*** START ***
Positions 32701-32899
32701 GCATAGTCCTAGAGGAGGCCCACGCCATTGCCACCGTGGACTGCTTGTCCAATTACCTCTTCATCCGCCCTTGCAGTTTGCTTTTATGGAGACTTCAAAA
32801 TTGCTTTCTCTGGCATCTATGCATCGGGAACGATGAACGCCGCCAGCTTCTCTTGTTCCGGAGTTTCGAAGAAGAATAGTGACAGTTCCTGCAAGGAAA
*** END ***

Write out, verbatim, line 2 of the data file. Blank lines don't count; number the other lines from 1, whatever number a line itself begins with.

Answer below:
32701 GCATAGTCCTAGAGGAGGCCCACGCCATTGCCACCGTGGACTGCTTGTCCAATTACCTCTTCATCCGCCCTTGCAGTTTGCTTTTATGGAGACTTCAAAA